Second, after God, our worship is to benefit our brothers and sisters in Christ. Worship can and should be a means of comfort for our brothers and sisters in Christ. Doesn't the Bible teachthat we are to minister to one another with psalms, hymns and spiritual songs? Tim Kelly linked to an article on Friday titled "Five Pleas For Sung Worship". And the author of the article said, "I have five pleas to make my brothers and sisters when we gather to give God glory and song." And just let me give you three of them. The first one he said is this: "Brothers and sisters tell me the truth." What do you mean, tell me the truth? Tell me the truth about life. it's not all flowers and chocolates in a bed of roses. It's not. If that is your perception of life. I'm here to wake you up. Tell me the truth. The truth about life and the truth about God. Listen. If your worship songs are not teaching anything about God, they're not worship songs. If it's all about you and your response and making you feel good, it's garbage. Say, "Well, you've just you've just trashed 99% of modern worship songs!" I'm sorry. I'm not here to defend modern worship songs. I'm here to defend God's honor and glory.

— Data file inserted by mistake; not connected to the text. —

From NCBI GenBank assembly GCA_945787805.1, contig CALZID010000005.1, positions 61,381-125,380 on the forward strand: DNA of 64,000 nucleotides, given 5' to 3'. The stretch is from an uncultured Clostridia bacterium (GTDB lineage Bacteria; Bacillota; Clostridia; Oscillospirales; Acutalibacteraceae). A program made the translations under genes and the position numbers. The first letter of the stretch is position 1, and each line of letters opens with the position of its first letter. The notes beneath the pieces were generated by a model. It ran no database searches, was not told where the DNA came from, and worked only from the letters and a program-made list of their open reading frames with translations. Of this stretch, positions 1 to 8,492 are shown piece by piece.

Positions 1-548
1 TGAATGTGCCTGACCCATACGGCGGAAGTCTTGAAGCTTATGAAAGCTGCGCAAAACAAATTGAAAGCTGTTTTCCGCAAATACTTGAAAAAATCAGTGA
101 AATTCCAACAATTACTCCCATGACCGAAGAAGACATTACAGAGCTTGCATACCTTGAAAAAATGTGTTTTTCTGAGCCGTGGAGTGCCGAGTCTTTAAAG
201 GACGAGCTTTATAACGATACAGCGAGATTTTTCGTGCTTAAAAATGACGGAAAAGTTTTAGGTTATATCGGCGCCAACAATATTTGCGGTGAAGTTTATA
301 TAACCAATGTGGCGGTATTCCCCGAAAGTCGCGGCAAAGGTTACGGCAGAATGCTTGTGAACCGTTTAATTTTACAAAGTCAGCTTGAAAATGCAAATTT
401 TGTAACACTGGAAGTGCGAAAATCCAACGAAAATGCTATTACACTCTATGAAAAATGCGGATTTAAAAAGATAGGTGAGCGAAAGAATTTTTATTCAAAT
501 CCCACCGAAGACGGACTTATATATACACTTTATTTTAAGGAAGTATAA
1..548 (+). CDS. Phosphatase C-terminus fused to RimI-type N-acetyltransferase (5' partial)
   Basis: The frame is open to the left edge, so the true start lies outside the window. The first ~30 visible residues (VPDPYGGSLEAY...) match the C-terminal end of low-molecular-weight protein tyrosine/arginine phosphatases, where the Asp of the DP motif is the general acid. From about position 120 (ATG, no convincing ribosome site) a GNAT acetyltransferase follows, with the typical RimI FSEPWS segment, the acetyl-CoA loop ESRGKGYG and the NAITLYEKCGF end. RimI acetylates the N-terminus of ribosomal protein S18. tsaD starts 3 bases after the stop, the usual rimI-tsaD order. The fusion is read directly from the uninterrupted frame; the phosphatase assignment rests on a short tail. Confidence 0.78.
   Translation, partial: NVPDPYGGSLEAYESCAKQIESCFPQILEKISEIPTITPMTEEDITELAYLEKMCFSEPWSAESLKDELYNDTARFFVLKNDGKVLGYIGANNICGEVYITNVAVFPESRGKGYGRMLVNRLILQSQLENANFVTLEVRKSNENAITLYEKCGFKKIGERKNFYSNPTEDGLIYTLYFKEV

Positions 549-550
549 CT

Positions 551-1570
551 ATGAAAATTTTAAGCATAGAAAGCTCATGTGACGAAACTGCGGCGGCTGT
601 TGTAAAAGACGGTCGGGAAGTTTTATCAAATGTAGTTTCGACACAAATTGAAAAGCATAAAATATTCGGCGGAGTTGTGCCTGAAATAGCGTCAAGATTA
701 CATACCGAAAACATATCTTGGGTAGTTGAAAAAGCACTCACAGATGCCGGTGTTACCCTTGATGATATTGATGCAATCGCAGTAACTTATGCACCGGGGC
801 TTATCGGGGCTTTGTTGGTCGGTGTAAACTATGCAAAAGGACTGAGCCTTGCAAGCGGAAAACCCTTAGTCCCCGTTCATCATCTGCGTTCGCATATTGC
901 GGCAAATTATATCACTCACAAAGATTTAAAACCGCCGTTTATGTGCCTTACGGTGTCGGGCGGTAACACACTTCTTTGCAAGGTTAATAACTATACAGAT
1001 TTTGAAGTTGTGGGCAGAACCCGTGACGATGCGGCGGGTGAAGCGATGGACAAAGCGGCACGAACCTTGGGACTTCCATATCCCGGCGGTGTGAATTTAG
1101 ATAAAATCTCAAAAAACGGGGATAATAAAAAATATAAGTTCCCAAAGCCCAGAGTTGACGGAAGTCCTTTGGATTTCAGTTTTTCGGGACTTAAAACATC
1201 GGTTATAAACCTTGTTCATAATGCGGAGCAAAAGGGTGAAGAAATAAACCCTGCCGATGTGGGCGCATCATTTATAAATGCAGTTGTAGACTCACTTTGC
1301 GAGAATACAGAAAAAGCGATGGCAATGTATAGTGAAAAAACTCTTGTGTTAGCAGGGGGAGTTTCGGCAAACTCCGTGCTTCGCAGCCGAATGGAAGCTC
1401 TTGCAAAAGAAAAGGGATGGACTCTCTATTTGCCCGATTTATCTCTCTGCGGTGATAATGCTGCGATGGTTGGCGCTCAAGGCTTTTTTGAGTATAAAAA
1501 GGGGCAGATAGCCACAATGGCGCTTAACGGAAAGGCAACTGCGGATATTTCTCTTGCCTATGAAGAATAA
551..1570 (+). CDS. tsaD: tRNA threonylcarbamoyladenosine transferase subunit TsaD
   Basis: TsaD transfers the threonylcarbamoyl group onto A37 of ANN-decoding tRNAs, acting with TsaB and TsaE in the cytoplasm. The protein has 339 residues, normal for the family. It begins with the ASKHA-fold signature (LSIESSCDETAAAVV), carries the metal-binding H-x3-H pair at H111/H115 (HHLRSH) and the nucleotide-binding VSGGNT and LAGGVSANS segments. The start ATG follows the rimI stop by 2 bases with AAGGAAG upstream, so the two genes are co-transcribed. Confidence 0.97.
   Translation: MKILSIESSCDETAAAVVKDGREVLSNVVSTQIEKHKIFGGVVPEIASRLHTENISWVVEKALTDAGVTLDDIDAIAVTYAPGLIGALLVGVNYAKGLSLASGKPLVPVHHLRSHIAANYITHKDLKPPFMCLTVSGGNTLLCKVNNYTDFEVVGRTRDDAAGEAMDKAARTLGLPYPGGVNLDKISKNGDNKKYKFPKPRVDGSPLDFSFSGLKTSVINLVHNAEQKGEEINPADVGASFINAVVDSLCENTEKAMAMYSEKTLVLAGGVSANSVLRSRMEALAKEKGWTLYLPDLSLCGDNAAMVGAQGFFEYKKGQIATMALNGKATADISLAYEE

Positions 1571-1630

Second, he went on to say "Brothers and sisters, let me hear your voice." Sing out! And we do, we sing out. I look forward to Sunday to hear everybody sing. See, when you don't sing-- maybe you've never considered this before-- but if you come to the worship services and you don't sing. It's not anything about the quality of your voice. You sing out loud you sing out proud because you want to honor and glorify God and you want to minister to your brothers and sisters in Christ. That's why you sing. I'm not a good singer. I'm always afraid Mark's going to hit the wrong button and my mics going to come on and then chaos ensues. Yeah. See? Then he said this: "Brothers and sisters, bring your laments." And this is what really got my attention. The author went on to say "we are gathered together in the presence of God and we will not serve him or one another with sugar coated praise. I know you well enough to understand that your life isn't often isn't linear. I know that you carry insecurities and uncertainties. I know that we have no immunity to slings and arrows, that you are sorrowing but still rejoicing, doubting but still believing, sinning but still growing, and we need to sing the stuff of life in light of the Lord." He said this: "Brothers and sisters, let's banish all fear of the minor key of faltering voice, of the wrung out heart. Please, bring your laments, ask your Lord how long, ask him to wake to your cause, tell him the truth of your troubles. Bring your laments, don't park your losses, we sing in the name of the one who allowed Gethesemane to ring with Pslams before he prayed the same in his own dereliction. Brothers and sisters bring your laments." And for those of you who think that life is peaches and cream, please don't make the mistake of thinking that is what life is made of.